But the rains weren’t solely good, he adds, as coho that traveled into the San Lorenzo River earlier in the season likely had their eggs flushed out prematurely. And fish who attempted to wait out the storm before depositing their eggs may have waited too long, ultimately having to ditch their eggs before reaching the quiet pools they normally rely on. The coho salmon population in the San Lorenzo is still far below healthy levels, he says.
John Ricker, water resources program coordinator for Santa Cruz County, shares similarly mixed results on the county’s water supply.
“The recent rainfall is great,” says Ricker, “but it hasn’t recovered what we’ve lost over the last 30 years.”
Beneath the Surface
Though the river’s rising height may imply surplus, it’s a different story beneath the soil that lines its course. There, deep beneath the ground, are aquifers: sections of porous rock that store groundwater. The whole Scotts Valley area depends entirely upon groundwater, says Ricker, and the San Lorenzo River receives 40 percent of its water from those same aquifers.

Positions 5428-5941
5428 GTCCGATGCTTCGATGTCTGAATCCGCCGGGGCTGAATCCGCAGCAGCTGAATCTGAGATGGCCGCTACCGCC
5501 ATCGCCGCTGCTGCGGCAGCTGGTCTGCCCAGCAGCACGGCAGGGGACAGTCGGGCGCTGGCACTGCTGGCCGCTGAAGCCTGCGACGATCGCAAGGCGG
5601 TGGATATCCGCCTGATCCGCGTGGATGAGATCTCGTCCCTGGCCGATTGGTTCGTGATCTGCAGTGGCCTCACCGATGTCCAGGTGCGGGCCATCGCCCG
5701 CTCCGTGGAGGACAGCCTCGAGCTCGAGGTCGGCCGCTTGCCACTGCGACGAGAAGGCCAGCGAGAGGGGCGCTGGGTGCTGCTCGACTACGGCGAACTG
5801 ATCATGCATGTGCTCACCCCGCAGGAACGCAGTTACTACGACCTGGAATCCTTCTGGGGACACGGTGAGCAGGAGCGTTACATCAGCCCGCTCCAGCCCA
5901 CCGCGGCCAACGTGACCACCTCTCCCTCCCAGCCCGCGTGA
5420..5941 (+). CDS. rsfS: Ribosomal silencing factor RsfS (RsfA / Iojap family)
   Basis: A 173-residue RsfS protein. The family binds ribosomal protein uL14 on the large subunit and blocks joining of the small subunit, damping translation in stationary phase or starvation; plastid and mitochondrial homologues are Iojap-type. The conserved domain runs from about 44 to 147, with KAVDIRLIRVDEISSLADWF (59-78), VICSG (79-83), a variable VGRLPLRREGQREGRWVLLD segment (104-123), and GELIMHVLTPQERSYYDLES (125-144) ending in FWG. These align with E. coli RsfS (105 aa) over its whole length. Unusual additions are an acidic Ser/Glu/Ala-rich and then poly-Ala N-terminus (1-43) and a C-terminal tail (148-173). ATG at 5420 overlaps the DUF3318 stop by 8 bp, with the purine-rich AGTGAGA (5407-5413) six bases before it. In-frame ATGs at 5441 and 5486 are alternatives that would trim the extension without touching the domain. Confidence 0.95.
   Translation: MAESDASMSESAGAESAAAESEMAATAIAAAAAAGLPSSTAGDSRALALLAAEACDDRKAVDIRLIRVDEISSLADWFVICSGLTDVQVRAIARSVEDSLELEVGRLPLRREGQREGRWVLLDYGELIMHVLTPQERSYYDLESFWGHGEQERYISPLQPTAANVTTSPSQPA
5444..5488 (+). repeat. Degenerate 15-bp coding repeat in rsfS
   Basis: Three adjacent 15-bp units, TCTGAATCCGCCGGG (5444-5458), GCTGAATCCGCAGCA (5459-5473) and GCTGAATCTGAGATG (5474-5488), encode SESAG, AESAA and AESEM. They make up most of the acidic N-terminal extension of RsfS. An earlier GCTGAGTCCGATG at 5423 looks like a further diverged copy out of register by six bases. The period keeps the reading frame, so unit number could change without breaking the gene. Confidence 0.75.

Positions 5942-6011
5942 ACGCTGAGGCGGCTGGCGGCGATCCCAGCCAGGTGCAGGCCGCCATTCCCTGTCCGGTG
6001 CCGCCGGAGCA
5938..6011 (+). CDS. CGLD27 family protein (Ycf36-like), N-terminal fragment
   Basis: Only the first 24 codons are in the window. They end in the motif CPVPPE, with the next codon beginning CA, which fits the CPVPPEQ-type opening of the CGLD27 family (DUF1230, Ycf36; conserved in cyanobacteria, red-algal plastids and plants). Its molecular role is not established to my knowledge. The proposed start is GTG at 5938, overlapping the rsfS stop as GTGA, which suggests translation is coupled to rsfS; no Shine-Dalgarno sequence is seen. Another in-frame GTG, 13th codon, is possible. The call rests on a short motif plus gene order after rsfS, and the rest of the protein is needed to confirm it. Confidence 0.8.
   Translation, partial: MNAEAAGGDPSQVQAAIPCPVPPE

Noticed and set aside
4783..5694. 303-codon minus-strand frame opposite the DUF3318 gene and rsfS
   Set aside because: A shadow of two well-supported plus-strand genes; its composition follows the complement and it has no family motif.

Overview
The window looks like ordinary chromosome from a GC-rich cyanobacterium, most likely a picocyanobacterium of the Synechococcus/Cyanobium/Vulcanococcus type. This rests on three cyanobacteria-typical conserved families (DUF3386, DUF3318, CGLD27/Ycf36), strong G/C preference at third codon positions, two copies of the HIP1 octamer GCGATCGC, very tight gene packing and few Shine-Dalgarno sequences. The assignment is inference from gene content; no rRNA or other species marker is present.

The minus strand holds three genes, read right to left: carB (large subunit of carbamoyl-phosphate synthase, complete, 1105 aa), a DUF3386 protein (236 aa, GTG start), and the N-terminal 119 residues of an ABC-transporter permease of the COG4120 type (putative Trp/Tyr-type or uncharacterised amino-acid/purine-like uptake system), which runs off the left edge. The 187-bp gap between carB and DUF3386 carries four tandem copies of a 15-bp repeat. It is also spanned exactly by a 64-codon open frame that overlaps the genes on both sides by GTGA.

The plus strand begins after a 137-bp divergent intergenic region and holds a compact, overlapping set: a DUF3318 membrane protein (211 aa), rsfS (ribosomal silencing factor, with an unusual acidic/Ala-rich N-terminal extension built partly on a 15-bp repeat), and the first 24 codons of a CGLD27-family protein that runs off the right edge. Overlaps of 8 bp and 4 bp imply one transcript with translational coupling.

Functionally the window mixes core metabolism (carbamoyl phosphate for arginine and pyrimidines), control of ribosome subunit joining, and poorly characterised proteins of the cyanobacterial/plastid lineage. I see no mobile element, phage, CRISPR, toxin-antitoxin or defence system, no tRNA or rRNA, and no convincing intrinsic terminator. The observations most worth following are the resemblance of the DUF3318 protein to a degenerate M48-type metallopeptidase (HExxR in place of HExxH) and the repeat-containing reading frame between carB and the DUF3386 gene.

Usually, rainwater trickles through permeable soils and drains into the earth, eventually finding its way to the aquifers, where it can later be extracted. But when that soil is paved over with asphalt or other impermeable materials, the water never makes its way through, instead flowing off roads and parking lots, where it erodes hillsides. Much of those surfaces throughout Scotts Valley have been paved over, says Ricker.
Despite the challenges, Ricker is hopeful that the county is moving toward sustainable management of its water resources. In 2014, Gov. Brown signed the Sustainable Groundwater Management Act into legislation, which put the onus on local agencies to work toward better management of their groundwater resources. Before the legislation, Ricker says groundwater regulation was something out of the Wild West.